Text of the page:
Montana's loss comes as Texas here in the southern plains is becoming officially Brucellosis free. Both Montana and Wyoming have had concerns about keeping Brucellosis out of their cattle herds, with the disease still active in their wildlife population- especially of elk. Contact with Elk was the likely cause of the cases that has cost Montana their Bangs Free status.

Our thanks to Midwest Farm Shows, Farm Credit Associations of Oklahoma and Producers Cooperative Oil Mill for their support of our daily Farm News Update. For your convenience, we have our sponsors' websites linked at the top of the email- check them out and let these folks know you appreciate the support of this daily email, as their sponsorship helps us keep this arriving in your inbox on a regular basis!

We also invite you to check out our website at the link below to check out an archive of these daily emails, audio reports and top farm news story links from around the globe.

Click here to check out WWW.OklahomaFarmReport.Com

Let's Check the Markets!
The overnight electronic trade in our ag futures saw prices tumble LOWER early this morning. After our grain and oilseed prices treaded water yesterday, Kansas City wheat has dropped 20 cents this morning, corn has fallen 14 cents and November soybeans are 37 cents lower in the electronic trade.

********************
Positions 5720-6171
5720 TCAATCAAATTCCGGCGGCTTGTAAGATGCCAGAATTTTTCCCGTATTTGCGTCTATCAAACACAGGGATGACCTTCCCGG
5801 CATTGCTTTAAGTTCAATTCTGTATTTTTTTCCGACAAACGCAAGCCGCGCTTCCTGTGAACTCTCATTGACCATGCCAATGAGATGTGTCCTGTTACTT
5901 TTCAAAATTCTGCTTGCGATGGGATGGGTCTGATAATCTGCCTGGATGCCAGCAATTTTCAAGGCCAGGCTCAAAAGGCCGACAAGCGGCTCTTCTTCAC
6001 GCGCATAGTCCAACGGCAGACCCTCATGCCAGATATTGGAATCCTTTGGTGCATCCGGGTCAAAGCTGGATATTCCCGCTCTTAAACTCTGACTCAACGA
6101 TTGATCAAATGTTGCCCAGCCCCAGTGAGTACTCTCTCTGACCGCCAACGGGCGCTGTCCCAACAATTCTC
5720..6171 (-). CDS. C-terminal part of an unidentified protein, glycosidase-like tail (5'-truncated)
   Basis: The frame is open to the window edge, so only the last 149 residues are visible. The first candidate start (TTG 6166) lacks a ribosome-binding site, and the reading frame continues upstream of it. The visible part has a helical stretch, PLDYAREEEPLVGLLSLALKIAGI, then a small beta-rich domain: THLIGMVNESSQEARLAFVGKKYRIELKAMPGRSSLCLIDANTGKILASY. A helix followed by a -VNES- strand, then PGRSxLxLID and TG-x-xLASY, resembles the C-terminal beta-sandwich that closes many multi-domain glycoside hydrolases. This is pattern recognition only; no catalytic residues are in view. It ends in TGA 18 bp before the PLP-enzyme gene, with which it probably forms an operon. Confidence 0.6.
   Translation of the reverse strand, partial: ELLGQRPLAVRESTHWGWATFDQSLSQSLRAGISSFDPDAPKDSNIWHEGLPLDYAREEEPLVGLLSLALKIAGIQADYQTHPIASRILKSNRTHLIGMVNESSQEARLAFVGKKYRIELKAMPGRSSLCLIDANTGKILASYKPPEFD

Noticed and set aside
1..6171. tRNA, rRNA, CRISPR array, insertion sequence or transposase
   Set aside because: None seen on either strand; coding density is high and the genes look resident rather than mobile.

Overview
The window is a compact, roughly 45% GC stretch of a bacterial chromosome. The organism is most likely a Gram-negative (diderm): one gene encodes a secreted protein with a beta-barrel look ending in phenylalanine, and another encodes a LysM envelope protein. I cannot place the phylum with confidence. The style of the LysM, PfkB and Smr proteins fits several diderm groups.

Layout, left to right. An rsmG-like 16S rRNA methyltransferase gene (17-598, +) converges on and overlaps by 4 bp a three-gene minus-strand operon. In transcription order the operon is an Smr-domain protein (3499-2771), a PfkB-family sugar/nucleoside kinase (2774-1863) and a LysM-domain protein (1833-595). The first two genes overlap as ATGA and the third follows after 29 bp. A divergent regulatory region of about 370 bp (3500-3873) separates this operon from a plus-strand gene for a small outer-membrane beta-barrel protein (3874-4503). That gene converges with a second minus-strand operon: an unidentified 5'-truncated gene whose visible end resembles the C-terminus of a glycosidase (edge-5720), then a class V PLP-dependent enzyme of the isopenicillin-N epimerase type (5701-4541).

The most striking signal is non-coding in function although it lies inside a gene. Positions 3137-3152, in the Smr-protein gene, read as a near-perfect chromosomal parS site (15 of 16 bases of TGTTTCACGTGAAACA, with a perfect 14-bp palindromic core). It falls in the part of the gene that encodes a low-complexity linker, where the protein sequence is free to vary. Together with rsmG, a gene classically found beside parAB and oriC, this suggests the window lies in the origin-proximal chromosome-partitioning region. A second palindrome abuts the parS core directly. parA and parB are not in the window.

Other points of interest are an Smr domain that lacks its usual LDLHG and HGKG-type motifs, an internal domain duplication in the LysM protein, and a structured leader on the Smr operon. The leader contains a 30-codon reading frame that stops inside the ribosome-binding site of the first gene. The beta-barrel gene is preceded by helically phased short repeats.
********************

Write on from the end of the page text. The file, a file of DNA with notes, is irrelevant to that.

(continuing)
Here are some links we will leave in place on an ongoing basis- Click on the name of the report to go to that link:
Our Daily Market Wrapup from the Radio Oklahoma Network with Ed Richards and Tom Leffler- analyzing the Futures Markets from the previous Day-
Ron on RON Markets as heard on K101 mornings with cash and futures reviewed- includes where the Cash Cattle market stands, the latest Feeder Cattle Markets Etc.
Previous Day's Wheat Market Recap- One Pager From Country Hedging- looks at all three US Wheat Futures Exchanges and the why of that day's market.
Daily Oklahoma Cash Grain Prices- As Reported by the Oklahoma Dept. of Agriculture. <
The National Daily Feeder & Stocker Cattle Summary- as prepared by USDA.
The National Daily Slaughter Cattle Summary- as prepared by USDA.
Finally, Here is the Daily Volume and Price Summary from the Texas Cattle Feeders Association.

God Bless! You can reach us at the following:
phone: 405-473-6144